If you’re still subscribing to the initialed Internet service provider (ISP) that litters America’s mailboxes and newsstands with non-recyclable promotional CDs and packaging, you’re not alone—but you’re also helping support those practices. Even if you have shunned the big, pricey ISPs in favor of a discounted competitor, you may not realize that you can have low prices and a greener Internet experience.
Most people have probably never thought much about the environmental impact of their web surfing, but there is one. Logging on not only uses the electricity in your home, but taps into the energy needed to keep your favorite sites up and running.
Behind every website, whether it’s a behemoth like weather.com or your Uncle Bob’s family genealogy page, there’s a computer called a server, which can be as large as an office-sized supercomputer or as small as someone’s PC. Those servers use energy, and especially for larger, popular sites, are expected to be able to meet the demand of thousands or even millions of visitors at once. A server can’t be turned off, since websites are available around the clock.
Whether you surf the ever-widening web for fun or profit (about 26 million Americans work from home at least one day a week), there are green and competitive options. There are ISPs that funnel money to your favorite green organizations, wind-powered e-mail servers and solar-run website servers, especially useful if you run your own small business, blog or website. Together, they can make your online experience (and that of your customers) a more environmentally conscious one.
Everyone who wants to go online needs an ISP, whether it offers dial-up, DSL, cable or other services. These days, there are lots of companies that will not only open your computer to the web, but will do some good while you’re researching the perfect solar-powered cell phone charger or catching up on the latest environmental campaigns on your favorite green group’s website.
Red Jellyfish—symbolized by an endearing treefrog mascot—is one of the original green ISPs, and casts a wide net when it comes to products and news with an environmentally oriented twist. Rotating content features a plethora of green products, pressing environmental news, “eco-hippie” podcasts, free e-cards, and addictive puzzles. The site also sells posters, provides e-mail accounts and recycles old cell phones.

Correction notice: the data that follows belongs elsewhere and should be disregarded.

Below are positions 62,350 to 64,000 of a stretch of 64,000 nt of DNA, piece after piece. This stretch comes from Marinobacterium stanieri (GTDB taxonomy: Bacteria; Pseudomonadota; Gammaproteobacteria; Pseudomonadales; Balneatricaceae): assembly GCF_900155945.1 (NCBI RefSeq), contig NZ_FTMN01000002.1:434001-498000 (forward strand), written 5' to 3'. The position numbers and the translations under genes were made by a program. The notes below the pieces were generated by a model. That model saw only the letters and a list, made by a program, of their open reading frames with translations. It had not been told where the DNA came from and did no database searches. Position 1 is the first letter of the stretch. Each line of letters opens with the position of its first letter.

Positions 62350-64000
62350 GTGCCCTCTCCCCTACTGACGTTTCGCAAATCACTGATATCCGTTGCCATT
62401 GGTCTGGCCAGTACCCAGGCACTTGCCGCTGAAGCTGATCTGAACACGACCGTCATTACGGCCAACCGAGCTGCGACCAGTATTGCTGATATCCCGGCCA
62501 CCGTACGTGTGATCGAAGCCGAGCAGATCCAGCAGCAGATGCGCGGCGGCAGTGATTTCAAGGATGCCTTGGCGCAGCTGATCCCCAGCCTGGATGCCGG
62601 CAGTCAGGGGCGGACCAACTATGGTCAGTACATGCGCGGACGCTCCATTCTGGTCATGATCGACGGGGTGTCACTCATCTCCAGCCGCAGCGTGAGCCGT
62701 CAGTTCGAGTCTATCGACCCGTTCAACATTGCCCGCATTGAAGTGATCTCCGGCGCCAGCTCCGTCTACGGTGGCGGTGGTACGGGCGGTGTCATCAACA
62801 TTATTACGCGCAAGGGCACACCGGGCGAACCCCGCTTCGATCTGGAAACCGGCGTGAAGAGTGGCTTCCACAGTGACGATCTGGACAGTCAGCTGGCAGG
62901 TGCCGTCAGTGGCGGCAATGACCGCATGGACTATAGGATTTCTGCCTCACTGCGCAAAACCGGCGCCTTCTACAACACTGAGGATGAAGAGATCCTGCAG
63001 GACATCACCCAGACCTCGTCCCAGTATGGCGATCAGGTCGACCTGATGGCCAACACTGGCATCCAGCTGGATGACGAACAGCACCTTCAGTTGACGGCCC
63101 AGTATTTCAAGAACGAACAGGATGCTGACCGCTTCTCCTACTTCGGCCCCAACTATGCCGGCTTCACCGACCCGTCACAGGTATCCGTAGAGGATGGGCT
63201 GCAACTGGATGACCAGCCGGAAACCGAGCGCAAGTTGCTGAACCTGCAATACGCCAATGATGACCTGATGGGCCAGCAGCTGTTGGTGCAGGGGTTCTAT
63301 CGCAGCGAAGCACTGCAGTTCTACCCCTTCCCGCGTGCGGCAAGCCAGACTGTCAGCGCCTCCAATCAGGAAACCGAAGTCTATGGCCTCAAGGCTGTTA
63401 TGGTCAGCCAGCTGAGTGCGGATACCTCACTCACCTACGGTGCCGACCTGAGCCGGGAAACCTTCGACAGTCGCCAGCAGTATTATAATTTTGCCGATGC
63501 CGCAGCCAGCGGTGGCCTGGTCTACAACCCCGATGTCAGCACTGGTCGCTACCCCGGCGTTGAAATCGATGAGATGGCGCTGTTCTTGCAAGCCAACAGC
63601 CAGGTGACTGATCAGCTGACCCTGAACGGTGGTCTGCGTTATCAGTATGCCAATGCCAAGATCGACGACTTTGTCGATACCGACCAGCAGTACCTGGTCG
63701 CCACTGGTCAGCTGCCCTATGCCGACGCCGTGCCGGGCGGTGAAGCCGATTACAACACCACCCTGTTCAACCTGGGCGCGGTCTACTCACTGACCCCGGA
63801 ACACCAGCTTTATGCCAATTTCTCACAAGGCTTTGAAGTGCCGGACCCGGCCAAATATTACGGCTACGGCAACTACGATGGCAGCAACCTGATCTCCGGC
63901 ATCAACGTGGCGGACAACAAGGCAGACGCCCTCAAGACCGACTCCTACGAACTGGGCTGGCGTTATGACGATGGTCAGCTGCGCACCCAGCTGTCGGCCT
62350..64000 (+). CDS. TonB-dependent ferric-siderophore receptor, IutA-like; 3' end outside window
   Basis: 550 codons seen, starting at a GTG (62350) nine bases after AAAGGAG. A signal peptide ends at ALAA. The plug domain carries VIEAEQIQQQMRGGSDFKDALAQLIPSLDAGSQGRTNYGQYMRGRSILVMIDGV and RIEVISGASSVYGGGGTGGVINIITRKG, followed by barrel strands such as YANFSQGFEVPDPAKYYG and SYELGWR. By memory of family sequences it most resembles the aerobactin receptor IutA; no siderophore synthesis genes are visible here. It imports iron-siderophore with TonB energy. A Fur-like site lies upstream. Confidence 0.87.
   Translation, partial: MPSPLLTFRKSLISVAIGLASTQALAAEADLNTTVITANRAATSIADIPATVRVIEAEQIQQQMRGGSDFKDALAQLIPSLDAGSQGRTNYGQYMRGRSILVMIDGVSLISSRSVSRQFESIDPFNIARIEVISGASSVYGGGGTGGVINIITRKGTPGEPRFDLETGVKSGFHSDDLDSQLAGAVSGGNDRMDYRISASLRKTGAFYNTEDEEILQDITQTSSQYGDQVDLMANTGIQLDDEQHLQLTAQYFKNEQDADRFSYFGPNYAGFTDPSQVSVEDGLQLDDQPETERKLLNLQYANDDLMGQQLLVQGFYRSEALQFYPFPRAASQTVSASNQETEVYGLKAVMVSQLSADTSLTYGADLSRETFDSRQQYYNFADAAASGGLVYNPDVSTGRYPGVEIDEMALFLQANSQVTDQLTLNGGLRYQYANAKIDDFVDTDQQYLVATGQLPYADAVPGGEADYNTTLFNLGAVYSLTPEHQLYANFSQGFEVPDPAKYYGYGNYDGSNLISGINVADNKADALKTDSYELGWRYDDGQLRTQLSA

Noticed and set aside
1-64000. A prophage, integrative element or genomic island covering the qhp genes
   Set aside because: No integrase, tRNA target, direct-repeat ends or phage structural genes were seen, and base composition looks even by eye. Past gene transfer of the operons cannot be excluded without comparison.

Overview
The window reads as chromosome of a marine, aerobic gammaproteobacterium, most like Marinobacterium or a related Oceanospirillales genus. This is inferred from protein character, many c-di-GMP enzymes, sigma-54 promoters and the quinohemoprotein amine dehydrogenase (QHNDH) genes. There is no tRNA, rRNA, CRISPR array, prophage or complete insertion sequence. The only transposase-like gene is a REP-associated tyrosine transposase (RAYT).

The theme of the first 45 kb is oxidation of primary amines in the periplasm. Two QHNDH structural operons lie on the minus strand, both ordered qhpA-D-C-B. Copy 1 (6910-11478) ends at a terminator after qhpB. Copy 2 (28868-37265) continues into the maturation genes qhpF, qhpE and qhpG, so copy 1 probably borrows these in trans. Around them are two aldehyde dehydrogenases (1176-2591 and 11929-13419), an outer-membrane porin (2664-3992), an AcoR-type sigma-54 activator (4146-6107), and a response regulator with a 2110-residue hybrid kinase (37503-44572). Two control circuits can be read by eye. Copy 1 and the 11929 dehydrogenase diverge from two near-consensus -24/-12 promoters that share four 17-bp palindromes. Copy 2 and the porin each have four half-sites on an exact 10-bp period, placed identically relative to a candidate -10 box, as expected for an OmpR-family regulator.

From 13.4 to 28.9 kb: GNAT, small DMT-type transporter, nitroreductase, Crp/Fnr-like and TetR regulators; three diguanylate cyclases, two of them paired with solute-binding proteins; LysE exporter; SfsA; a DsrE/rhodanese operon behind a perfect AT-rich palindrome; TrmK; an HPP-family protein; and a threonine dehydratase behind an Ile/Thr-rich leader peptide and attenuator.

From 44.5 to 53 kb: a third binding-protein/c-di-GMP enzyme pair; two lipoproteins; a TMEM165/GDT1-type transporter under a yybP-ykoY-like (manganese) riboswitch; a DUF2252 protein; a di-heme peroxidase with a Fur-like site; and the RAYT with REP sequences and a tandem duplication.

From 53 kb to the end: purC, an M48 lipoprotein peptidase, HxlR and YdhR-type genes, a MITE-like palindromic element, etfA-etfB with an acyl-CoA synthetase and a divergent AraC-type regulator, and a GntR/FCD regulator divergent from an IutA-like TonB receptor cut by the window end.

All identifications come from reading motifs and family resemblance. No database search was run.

The rainforest is the major beneficiary of Red Jellyfish’s fundraising. For every person who buys the service for a year, 6,000 square feet of rainforest is purchased (or 10,000 square feet in the case of DSL subscribers). Red Jellyfish also uses all recycled materials for mailings and renewable energy credits to power its servers. I have used Red Jellyfish for more than a year, and have found it relatively easy to get a real person on the line when those computer problems strike (and yes, tech support is available 24/7). Options include regular dial-up service ($19.95 per month), high-speed dial up (which is up to five times faster for $21.95 per month), or, in some areas, DSL ($46.95 per month, with a one-time setup fee of $99 and a one-year contract requirement).
EcoISP also provides greener connections to the Internet, and has a homepage that provides a portal for eco-themed shopping, search engines, forums and links. Additionally, the company donates 50 percent of its profits to nonprofit environmental organizations.
“What makes us unique is that the money that’s raised is directed to specific organizations chosen by the subscribers,” explains Dennis Corrigan, EcoISP’s CEO. “It’s a convenient way for people to support their favorite organizations on a regular basis rather than just writing a check once a year.”